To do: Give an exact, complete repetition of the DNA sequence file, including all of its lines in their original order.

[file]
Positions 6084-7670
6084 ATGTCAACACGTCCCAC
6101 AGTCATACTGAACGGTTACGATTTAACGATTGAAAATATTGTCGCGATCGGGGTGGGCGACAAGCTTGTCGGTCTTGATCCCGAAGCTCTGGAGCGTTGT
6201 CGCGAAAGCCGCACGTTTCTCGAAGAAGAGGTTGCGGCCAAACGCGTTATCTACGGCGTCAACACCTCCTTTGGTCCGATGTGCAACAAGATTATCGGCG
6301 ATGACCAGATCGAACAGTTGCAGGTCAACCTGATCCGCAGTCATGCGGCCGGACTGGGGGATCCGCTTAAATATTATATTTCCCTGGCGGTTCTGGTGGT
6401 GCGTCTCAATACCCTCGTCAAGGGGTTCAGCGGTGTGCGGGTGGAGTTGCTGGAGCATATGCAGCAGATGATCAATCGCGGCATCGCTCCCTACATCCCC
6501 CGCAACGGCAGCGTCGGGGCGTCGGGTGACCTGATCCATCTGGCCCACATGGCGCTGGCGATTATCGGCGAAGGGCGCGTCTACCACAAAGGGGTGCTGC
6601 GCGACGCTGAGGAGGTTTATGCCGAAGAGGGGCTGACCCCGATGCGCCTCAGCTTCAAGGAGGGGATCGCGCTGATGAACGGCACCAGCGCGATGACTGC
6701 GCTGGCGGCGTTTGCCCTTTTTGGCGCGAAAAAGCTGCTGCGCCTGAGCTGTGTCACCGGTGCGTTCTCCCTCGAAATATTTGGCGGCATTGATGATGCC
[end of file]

Positions 6084-7670
6084 ATGTCAACACGTCCCAC
6101 AGTCATACTGAACGGTTACGATTTAACGATTGAAAATATTGTCGCGATCGGGGTGGGCGACAAGCTTGTCGGTCTTGATCCCGAAGCTCTGGAGCGTTGT
6201 CGCGAAAGCCGCACGTTTCTCGAAGAAGAGGTTGCGGCCAAACGCGTTATCTACGGCGTCAACACCTCCTTTGGTCCGATGTGCAACAAGATTATCGGCG
6301 ATGACCAGATCGAACAGTTGCAGGTCAACCTGATCCGCAGTCATGCGGCCGGACTGGGGGATCCGCTTAAATATTATATTTCCCTGGCGGTTCTGGTGGT
6401 GCGTCTCAATACCCTCGTCAAGGGGTTCAGCGGTGTGCGGGTGGAGTTGCTGGAGCATATGCAGCAGATGATCAATCGCGGCATCGCTCCCTACATCCCC
6501 CGCAACGGCAGCGTCGGGGCGTCGGGTGACCTGATCCATCTGGCCCACATGGCGCTGGCGATTATCGGCGAAGGGCGCGTCTACCACAAAGGGGTGCTGC
6601 GCGACGCTGAGGAGGTTTATGCCGAAGAGGGGCTGACCCCGATGCGCCTCAGCTTCAAGGAGGGGATCGCGCTGATGAACGGCACCAGCGCGATGACTGC
6701 GCTGGCGGCGTTTGCCCTTTTTGGCGCGAAAAAGCTGCTGCGCCTGAGCTGTGTCACCGGTGCGTTCTCCCTCGAAATATTTGGCGGCATTGATGATGCC